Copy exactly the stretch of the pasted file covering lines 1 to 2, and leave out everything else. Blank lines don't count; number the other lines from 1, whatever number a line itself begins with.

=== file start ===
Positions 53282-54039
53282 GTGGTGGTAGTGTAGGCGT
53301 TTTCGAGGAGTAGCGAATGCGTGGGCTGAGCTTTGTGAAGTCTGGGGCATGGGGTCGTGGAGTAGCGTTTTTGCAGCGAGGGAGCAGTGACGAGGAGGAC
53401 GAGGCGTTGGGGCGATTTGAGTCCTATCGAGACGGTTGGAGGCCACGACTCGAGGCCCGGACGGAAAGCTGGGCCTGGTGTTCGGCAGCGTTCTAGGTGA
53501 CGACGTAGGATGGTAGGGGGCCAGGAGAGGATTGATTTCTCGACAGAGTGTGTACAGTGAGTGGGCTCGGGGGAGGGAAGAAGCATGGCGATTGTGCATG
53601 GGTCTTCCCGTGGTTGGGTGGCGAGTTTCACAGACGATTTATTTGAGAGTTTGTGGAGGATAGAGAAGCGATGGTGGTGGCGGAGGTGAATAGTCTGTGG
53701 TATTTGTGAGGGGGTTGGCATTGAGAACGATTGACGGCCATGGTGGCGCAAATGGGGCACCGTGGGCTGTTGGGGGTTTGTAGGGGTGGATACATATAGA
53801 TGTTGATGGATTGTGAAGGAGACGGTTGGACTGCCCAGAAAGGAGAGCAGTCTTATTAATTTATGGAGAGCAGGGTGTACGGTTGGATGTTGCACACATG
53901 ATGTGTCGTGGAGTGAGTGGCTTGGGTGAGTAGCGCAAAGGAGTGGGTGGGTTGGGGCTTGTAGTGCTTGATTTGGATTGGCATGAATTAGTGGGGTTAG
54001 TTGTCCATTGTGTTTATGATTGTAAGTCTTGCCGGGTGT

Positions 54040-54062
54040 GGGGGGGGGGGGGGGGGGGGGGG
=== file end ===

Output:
Positions 53282-54039
53282 GTGGTGGTAGTGTAGGCGT